Are Productivity Worries Just ‘Productivity Paranoia’?

By Peter Page Peter Page has been verified by Muck Rack's editorial team
Published on November 1, 2022

Productivity, the measure of how much output in goods and services an employee can produce in an hour, fell in the first half of 2022 more steeply than at any time since 1947, according to data from the Bureau of Labor Statistics, but some of the best known tech CEOs dismiss worries about slacking employees as “productivity paranoia.”

What’s the baseline: Whether the perceived drop in productivity is real or simply a correction is a matter of debate. Productivity increased dramatically over the past two years as workers abruptly shifted from commuting to offices to working from home. You might recall that employees working from home tended to fill the time they would have spent commuting checking their emails and working on reports, mindful to look busy while the economy shut down around them. Productivity increased more than 10 percent in April 2020, but has fallen slightly more than 4 percent so far this year.

Further scrambling the picture is that productivity is booming in the manufacturing sector, where for obvious reasons it is easy to measure, but has decreased through the rest of the private sector. Diego Comin, professor of economics at Dartmouth College, told the Washington Post that it is tough to measure productivity of knowledge workers.

“It is strange,” Comin said. “The data is very odd these past couple of quarters in so many different ways. It’s hard to even tell a coherent story.”

The worriers

Some top CEOs are clearly freaking out. Count among them Sundar Pinchai, CEO of Google, who launched a companywide “Simplicity Sprint” last summer to gather ideas for improving productivity.

At about the same point last summer, Mark Zuckerberg, CEO of Meta, was flummoxed during one of his Q&A sessions when the first question was not about a leaner Meta but whether the extra days off granted to employees during the pandemic would continue next year.

Is it real, or is it productivity paranoia?

Microsoft CEO Satya Nadella doesn’t share the concerns of his executive peers. At Microsoft they refer to “productivity paranoia” to describe (mock?) the worry other employers have about whether their teams are working hard. Nadella suggested to Bloomberg News in September that this productivity paranoia is driving some employers to monitor employees electronically, which might just be making matters worse.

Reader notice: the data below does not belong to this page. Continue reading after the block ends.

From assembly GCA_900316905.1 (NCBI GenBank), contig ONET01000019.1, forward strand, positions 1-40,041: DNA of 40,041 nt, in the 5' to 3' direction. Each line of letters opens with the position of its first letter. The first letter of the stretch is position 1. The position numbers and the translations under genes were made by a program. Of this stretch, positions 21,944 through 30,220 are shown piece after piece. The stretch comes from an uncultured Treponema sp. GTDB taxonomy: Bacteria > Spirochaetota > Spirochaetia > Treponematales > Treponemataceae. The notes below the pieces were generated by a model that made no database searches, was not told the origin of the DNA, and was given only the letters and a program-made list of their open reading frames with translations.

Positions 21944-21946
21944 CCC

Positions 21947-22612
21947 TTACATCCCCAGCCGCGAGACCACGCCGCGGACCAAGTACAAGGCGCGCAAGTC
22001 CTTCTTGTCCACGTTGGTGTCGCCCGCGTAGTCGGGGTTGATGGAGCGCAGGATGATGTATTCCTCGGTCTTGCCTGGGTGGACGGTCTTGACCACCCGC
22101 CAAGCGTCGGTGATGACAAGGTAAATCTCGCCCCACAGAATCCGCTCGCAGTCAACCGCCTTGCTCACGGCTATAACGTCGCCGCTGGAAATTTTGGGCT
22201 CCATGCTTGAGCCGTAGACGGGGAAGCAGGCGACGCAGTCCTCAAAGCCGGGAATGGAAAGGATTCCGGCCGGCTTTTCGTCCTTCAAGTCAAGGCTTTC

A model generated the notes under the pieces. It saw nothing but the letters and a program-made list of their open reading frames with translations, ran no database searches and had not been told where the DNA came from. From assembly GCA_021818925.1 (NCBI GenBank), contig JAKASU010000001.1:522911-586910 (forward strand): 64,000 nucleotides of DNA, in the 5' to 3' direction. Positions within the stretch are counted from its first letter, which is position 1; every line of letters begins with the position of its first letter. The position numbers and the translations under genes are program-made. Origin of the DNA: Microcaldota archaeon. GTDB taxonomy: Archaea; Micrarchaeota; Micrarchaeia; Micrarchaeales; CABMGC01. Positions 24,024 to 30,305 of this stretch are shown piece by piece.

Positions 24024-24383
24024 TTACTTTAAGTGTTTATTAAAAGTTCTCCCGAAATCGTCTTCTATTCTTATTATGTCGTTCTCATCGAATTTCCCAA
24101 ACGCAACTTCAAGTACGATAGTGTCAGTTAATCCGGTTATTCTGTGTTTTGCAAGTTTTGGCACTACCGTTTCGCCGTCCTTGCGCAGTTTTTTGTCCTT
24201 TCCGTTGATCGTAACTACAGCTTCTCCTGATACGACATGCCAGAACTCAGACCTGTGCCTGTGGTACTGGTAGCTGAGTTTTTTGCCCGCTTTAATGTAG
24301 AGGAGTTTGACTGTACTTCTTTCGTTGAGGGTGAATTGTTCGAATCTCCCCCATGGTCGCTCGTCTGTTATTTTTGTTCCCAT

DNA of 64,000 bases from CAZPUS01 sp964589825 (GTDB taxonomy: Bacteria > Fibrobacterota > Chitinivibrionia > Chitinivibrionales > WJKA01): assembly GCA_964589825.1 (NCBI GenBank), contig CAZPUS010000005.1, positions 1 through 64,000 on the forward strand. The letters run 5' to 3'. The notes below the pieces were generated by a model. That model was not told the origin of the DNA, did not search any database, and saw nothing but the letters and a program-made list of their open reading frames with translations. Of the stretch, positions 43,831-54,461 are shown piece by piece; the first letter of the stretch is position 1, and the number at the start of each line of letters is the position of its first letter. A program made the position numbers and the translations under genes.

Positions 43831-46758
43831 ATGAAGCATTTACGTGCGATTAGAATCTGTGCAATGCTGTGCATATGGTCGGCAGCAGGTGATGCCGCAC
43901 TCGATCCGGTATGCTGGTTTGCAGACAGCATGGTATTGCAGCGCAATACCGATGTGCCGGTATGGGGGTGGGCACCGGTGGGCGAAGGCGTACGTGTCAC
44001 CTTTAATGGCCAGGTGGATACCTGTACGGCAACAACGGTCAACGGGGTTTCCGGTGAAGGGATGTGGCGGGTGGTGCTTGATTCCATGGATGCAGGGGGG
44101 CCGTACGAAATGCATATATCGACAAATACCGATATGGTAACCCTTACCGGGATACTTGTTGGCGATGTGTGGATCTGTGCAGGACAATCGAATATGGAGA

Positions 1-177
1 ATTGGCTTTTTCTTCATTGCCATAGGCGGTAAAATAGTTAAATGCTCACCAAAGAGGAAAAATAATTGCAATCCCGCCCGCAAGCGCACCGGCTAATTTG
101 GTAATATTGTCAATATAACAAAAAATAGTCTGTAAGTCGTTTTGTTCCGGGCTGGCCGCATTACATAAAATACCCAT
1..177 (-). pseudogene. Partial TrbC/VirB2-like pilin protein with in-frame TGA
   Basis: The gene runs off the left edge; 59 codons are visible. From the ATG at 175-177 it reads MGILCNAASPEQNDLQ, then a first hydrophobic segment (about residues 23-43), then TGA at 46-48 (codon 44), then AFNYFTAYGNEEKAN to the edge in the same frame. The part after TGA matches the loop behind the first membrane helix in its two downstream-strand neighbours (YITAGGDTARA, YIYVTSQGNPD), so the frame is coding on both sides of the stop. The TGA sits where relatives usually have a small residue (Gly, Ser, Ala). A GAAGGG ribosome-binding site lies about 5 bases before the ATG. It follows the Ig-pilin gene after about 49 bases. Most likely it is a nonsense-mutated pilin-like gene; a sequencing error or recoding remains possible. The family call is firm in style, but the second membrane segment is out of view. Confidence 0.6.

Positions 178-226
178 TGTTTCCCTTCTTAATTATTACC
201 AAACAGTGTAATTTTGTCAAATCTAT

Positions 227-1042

“Ultimately, for the business, these (monitoring) tools are about really helping their employees thrive,” Nadella said. “The only way a business is successful and productive is if employees feel that sense of empowerment, that sense of energy and connection for the company’s mission and are doing meaningful work.”

One theory about the perceived decline in productivity is that it’s a simple matter of what goes up, must come down. Economist Lawrence H. Summers, president emeritus of Harvard University and former treasury secretary, theorized it might have to do with employees who “were working unsustainably hard” in 2020 and 2021.

“There’s a highly empowered workforce that was engaged in a certain amount of quiet quitting,” Summers said. That’s creating “a certain amount of absenteeism on and off the job” that is probably leading to lower productivity, he said.

The decline in productivity this year follows a 4.3 percent increase in the first quarter of last year, which was one of the highest rates in years, according to the Labor Department. Productivity growth slowed to 2.3 percent the following quarter, which was still nearly double the feeble productivity rate increases in the decade after the 2007-2008 financial crisis.

People are just burned out

Mentions of burnout are up 42 percent in employee reviews on Glassdoor, compared with 2019 data, said chief economist Aaron Terrazas. Mentions of overwork are up 12 percent. 

“You have to expect that takes a toll on people’s productivity,” Terrazas said.

It might be that people are realizing their job isn’t all there is to life and they don’t have to keep faking “passion” for what they do to pay their rent. Maybe the boss’ “productivity paranoia” simply isn’t anything for workers to worry about.

By Peter Page Peter Page has been verified by Muck Rack's editorial team

Journalist verified by Muck Rack verified

Peter Page is the Contributions Editor at Grit Daily. Formerly at Entrepreneur.com, he began his journalism career as a newspaper reporter long before print journalism had even heard of the internet, much less realized it would demolish the industry. The years he worked a police reporter are a big influence on his world view to this day. Page has some degree of expertise in environmental policy, the energy economy, ecosystem dynamics, the anthropology of urban gangs, the workings of civil and criminal courts, politics, the machinations of government, and the art of crystallizing thought in writing.

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